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Nov

7

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img November 07, 20185:07 pmimg 1 Comments

featured on columbia crushes 2.0 within a month of freshman year: get on his level

Imagine: in the midst of yet another NSOP event’s over-friendliness, you catch a glance of an amiable face adorning a purple bandana across the room. What are you to do but approach him? This is how Staff Writer Eva Sher met Bandana Boy.

A few days ago, I was in John Jay, and I found myself in the dessert section with Bandana Boy. He, as usual, was sporting his purple bandana. As I walked out, I realized that I had never seen him without his talisman. I decided to send him a text, which, now looking back, was kind of creepy, stating: “hey! seeing you reminded me I’ve been meaning to ask you about your purple bandana? I think it’s iconic and i just wanna know if there’s a meaning behind it or if you just like the color.” From that conversation, he agreed to meet with me to share his thoughts on his staple clothing item.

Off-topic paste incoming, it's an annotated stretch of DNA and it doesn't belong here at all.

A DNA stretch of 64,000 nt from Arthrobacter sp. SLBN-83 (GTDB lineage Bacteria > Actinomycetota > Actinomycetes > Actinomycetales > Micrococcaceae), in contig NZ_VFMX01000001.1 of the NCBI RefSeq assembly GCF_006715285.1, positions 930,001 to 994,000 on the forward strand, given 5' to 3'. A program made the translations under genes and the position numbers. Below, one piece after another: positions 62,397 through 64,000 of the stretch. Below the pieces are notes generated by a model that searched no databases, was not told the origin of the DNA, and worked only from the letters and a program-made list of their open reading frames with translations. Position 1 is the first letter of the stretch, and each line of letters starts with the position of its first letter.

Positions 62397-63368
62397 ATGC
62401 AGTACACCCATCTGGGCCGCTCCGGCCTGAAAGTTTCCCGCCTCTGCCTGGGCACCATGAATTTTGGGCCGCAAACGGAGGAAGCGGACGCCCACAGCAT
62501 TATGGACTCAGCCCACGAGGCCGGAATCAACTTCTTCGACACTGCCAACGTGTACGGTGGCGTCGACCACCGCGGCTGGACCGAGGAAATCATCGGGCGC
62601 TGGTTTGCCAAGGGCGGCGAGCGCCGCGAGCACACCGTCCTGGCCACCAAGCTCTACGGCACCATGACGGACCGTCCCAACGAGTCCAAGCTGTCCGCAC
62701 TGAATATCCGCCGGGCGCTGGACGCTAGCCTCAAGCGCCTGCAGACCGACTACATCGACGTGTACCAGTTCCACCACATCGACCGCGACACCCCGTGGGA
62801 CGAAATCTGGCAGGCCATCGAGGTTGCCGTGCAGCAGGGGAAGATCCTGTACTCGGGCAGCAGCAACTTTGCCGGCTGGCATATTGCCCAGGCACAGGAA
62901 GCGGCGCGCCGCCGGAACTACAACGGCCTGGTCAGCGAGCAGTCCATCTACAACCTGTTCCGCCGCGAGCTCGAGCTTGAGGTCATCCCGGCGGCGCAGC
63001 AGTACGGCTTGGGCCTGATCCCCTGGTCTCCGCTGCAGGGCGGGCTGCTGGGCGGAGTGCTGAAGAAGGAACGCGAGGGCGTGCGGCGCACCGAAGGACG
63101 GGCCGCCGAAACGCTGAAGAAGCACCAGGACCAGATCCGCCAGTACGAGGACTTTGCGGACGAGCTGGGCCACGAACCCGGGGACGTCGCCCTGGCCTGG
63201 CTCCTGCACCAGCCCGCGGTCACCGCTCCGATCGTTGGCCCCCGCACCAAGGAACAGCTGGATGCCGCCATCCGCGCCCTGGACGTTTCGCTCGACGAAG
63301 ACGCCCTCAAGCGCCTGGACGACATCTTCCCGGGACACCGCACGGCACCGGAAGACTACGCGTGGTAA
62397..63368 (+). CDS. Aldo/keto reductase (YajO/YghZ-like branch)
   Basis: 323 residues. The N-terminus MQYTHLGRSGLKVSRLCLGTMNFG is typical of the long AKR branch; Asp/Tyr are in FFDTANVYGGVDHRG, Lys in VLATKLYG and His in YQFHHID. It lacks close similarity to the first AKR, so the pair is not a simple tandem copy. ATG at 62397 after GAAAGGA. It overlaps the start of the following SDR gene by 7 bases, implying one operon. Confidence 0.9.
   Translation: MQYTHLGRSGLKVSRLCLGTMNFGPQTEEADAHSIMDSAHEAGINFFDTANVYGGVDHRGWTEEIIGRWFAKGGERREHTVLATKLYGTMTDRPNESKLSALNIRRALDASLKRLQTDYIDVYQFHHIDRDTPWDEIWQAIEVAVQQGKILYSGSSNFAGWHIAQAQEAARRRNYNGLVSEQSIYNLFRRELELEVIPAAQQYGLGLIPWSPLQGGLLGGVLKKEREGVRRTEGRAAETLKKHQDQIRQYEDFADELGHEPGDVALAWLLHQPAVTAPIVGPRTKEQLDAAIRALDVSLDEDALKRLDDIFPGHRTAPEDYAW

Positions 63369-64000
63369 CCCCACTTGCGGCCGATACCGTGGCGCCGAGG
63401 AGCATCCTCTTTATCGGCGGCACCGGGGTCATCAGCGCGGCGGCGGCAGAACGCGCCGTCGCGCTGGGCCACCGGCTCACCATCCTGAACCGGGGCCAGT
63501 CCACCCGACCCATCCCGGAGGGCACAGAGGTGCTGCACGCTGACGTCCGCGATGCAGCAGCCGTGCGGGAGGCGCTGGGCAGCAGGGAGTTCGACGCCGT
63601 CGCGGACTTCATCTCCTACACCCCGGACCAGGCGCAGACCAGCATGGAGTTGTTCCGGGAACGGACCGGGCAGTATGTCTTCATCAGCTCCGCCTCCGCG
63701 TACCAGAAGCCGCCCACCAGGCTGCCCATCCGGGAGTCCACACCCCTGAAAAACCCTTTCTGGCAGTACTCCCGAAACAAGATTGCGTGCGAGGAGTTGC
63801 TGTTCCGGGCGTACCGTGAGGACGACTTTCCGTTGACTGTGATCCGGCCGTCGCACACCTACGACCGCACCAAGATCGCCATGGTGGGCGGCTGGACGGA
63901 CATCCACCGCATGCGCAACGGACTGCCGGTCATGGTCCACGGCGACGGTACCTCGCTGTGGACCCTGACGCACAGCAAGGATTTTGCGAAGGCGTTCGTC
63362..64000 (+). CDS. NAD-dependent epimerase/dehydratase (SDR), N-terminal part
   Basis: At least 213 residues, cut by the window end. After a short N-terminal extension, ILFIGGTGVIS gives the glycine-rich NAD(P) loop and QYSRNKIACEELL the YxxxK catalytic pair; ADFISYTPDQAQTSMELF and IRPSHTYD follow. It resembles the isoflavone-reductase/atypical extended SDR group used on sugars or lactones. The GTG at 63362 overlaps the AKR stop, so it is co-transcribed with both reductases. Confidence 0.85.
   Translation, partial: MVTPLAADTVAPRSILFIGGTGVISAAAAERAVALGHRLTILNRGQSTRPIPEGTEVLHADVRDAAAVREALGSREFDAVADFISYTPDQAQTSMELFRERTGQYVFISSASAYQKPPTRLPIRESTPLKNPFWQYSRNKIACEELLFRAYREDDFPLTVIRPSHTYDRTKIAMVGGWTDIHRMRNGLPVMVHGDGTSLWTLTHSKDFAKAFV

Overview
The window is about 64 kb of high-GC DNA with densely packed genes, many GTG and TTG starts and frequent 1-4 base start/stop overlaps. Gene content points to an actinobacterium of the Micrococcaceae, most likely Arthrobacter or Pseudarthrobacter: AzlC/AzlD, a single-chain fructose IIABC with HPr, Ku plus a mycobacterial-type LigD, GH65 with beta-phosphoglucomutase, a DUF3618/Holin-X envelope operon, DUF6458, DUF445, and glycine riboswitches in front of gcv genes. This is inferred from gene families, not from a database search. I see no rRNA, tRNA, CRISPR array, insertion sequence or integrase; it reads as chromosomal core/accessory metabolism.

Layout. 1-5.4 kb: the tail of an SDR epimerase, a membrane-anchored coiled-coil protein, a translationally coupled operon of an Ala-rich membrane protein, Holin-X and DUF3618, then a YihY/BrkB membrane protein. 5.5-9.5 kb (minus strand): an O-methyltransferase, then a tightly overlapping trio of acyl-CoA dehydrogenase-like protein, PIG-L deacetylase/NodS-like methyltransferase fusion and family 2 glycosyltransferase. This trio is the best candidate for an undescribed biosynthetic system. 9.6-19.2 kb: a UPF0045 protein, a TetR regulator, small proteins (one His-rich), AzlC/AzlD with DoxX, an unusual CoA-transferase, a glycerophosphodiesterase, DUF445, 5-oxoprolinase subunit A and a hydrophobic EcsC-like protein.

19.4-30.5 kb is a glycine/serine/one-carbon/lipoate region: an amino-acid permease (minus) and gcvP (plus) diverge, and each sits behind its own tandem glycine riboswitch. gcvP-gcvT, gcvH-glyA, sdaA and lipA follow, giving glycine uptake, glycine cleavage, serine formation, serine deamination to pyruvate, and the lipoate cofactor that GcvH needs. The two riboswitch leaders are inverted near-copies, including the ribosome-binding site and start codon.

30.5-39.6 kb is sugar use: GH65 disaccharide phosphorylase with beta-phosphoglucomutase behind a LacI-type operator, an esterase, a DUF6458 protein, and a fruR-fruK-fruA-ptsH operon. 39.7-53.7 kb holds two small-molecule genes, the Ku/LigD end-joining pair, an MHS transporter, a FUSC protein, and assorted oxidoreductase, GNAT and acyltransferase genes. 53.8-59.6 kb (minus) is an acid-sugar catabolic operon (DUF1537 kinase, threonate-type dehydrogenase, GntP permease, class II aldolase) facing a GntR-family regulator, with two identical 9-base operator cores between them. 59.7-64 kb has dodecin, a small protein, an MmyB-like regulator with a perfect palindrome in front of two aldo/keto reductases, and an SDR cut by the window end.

It all started even before NSOP, during COOP. He shared that he wore it during COOP and again during NSOP a few times, and he realized that whenever he wore it, he would get a lot of glances. From this, he realized that the bandana helped people recognize him. “If I wasn’t wearing it, people I had met before legitimately would not recognize me,” he laughed “it was a good conversation starter too.”